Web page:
Andrea Schmidt (15-ERD-034)
Compact high-flux, reusable neutron sources that operate in deuterium fuel are of interest to a variety of fundamental research areas in radiation detection, nuclear physics, astrophysical processes, and Inertial Confinement Fusion. Miniature dense-plasma focus Z-pinch devices could fill this need if their yield was increased and their pulse is lengthened. The name refers to the direction of the current in these devices, the Z-axis on a normal three-dimensional graph. The device is a plasma-confinement system consisting of two coaxially located electrodes with a high-voltage source at one end. In the presence of a low-pressure gas, the high-voltage source induces a plasma sheath formation. The plasma sheath is pushed down the length of the electrode, collapses, and implodes, creating a high-density pinch effect that emits high-energy electron and ion beams, x rays, and neutrons in the presence of deuterium. In this project, we plan to use a unique Livermore simulation tool to better understand the kinetic instabilities in these plasmas that drive the ion beam formation and neutron yield. Through simulations, we will gain an understanding of how different driver properties affect the formation of these instabilities, and will perform the first three-dimensional kinetic dense-plasma focus calculations. We will apply this new understanding to increase yield in a miniature dense-plasma focus device with stockpile stewardship applications in mind.
If this project is successful, we will pursue building a prototype, compact dense-plasma focus device using static-gas-fill deuterium that achieves relevant yields for stockpile stewardship applications. Such a compact, short-pulse neutron source could also have relevance for portable active interrogation relevant to nonproliferation and nuclear terrorism. We are leveraging the modeling capabilities developed at Lawrence Livermore to identify parameters for the kinetic instabilities that create large-beam-forming gradients, a fundamental science problem that remains unsolved after 40 years of Z-pinch research. An understanding of these instabilities and the conditions under which they arise would allow us to control and tailor the behavior of dense-plasma focus systems. We expect to characterize and optimize the neutron pulse shape to lengthen the neutron pulse with our device. The approach will be to purposefully induce multiple pinches. Additionally, the presence of a solid target will lengthen each pinch's neutron pulse by about 70 ns because of time-of-flight considerations for a target that is 5 cm from the pinch. We will use a scintillator in current mode for this measurement. In addition, we will introduce the first three-dimensional fully kinetic modeling of a dense-plasma focus system.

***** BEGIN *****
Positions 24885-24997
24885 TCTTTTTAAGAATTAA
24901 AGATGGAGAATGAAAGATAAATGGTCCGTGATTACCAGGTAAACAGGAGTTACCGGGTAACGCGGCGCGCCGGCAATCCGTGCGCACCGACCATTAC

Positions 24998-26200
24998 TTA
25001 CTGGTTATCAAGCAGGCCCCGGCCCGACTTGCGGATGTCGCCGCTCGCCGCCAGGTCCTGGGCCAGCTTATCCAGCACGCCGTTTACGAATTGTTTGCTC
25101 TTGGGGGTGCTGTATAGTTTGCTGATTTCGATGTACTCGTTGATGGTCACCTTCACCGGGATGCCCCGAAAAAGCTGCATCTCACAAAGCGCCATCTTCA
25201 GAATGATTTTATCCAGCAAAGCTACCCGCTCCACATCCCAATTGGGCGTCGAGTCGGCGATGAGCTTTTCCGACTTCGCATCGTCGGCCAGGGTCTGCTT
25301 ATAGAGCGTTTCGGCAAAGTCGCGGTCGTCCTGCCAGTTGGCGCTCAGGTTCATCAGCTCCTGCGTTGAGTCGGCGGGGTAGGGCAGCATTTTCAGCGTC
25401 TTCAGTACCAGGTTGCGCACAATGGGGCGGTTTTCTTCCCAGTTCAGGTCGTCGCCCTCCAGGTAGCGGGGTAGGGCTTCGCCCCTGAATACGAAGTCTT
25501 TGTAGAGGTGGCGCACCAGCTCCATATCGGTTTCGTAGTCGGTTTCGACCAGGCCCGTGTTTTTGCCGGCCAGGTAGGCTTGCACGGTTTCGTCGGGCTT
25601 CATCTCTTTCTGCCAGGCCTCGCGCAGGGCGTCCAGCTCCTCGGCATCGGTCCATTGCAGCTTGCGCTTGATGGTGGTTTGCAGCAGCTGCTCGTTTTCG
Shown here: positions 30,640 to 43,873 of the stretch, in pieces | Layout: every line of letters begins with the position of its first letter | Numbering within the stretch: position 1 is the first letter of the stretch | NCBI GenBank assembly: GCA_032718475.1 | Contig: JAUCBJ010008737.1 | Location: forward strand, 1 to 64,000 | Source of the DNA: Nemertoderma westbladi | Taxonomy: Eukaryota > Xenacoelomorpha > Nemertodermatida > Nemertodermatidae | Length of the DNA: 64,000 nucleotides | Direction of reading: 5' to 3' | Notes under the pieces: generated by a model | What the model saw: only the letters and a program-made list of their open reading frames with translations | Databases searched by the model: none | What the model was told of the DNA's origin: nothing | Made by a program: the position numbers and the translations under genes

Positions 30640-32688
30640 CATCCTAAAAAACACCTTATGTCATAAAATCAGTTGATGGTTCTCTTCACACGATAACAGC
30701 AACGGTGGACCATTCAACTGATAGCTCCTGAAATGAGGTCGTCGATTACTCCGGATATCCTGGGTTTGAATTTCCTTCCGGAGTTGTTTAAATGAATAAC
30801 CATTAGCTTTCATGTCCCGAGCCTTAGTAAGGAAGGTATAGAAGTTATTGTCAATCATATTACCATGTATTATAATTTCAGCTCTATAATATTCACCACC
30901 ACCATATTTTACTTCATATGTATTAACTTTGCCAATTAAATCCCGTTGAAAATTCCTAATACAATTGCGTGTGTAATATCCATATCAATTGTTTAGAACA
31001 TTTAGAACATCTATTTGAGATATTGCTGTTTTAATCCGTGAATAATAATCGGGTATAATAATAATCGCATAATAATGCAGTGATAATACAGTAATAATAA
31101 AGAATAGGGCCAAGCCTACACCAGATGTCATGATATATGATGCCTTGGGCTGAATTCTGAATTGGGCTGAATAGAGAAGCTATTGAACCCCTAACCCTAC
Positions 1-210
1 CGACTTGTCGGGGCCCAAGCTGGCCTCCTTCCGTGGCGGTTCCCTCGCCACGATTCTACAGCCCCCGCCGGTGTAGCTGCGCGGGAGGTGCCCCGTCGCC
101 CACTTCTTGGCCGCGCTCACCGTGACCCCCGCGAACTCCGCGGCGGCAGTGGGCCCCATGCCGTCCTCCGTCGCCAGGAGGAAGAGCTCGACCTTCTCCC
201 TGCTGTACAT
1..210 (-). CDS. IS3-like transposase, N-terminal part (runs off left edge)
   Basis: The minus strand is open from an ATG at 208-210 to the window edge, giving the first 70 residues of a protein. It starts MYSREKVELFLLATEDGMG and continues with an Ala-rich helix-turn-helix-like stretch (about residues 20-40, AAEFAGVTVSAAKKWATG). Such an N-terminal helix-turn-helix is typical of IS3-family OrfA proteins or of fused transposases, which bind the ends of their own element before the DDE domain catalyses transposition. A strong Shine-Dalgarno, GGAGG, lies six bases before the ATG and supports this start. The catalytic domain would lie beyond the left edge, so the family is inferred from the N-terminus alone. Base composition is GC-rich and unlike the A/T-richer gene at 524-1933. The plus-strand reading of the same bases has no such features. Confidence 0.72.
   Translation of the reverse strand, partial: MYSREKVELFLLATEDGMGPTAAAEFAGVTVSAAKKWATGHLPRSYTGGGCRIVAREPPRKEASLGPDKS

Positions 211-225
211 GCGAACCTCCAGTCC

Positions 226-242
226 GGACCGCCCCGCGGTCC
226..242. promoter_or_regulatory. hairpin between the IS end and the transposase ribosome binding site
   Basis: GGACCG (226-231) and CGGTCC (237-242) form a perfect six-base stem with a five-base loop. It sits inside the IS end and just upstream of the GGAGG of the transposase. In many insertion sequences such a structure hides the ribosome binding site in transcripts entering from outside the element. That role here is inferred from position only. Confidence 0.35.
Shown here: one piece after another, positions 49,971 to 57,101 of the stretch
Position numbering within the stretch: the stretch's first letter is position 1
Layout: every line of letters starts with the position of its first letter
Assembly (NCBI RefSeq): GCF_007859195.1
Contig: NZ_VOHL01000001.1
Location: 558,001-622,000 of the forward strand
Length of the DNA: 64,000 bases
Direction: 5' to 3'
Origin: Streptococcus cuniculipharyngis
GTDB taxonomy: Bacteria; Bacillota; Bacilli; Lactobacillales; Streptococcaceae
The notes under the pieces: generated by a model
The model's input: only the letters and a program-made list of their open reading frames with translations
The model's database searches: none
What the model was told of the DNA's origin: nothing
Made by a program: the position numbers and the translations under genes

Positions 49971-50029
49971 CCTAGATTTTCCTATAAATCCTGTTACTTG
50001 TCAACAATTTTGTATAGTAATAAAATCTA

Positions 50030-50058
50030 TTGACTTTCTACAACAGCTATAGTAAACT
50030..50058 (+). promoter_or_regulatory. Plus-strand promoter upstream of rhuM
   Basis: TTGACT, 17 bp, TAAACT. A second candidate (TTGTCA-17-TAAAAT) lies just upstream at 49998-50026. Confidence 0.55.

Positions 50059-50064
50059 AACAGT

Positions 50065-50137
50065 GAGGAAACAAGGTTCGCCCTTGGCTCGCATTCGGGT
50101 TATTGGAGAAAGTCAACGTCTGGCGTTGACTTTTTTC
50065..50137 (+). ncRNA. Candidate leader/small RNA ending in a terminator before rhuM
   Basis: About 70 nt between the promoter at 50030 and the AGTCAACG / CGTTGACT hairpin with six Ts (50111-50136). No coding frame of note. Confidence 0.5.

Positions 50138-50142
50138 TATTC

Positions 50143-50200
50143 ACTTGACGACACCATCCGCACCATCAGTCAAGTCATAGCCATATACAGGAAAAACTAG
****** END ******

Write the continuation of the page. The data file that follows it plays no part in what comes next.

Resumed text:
This project enhances capabilities in fully kinetic Z-pinch modeling, a component of the Laboratory's high-energy-density science core competency. Our work also enables applications in the strategic focus area of stockpile stewardship science in which the predictive capability for nuclear weapon performance requires fundamental understanding of extreme, high-energy-density states of matter. In addition, creating a path to portable neutron sources to be used for active radiation interrogation would enable key applications for nuclear threat reduction, and is relevant to the core competency in nuclear, chemical, and isotopic science and technology.
FY16 Accomplishments and Results
In FY16 we (1) completed design of a new miniature dense-plasma focus machine including engineering drawings, (2) held a preliminary design review followed by a final design review; (3) constructed the dense plasma focus device; and (4) achieved first plasmas (see figure).
Publications and Presentations
- Cooper, C. M., et al., Construction of a compact, low-inductance, 100 J dense plasma focus for yield optimization studies. American Physical Society Division of Plasma Physics Annual Meeting, San Jose, CA, Oct. 31–Nov. 4, 2016. LLNL-ABS-697275.
- Jiang, S., et al., Study on the polarity riddle of the dense plasma focus. 58th American Physical Society Division Division of Plasma Physics Annual Meeting, San Jose, CA, Oct. 31–Nov. 4, 2016. LLNL-ABS-697681.
- Liu, J. X., Seeding the m=0 instability in dense plasma focus z pinches. American Physical Society Division Division of Plasma Physics Annual Meeting, San Jose, CA, Oct. 31–Nov. 4, 2016. LLNL-ABS-697806.
- McMahon, M., et al., Optimizing dense plasma focus neutron yields with fast gas puffs. American Physical Society Division Division of Plasma Physics Annual Meeting, San Jose, CA, Oct. 31–Nov. 4, 2016. LLNL-ABS-697538.
- Povilus, A., et al., Preionization techniques in a kJ-scale dense plasma focus. American Physical Society Division Division of Plasma Physics Annual Meeting, San Jose, CA, Oct. 31–Nov. 4, 2016. LLNL-ABS-697764.
- Schmidt, A., et al., Optimization of intense dpf z-pinch neutron source via experiments and kinetic modeling. Hardened Electronics And Radiation Technology Technical Information Meeting, Apr. 24–28, Denver. LLNL-ABS-677487.
- Sears, J., et al., The Effect of driver rise-time on pinch current and its affect on plasma focus performance and neutron yield. American Physical Society Division of Plasma Physics Annual Meeting, San Jose, CA, Oct. 31–Nov. 4, 2016. LLNL-ABS-697680.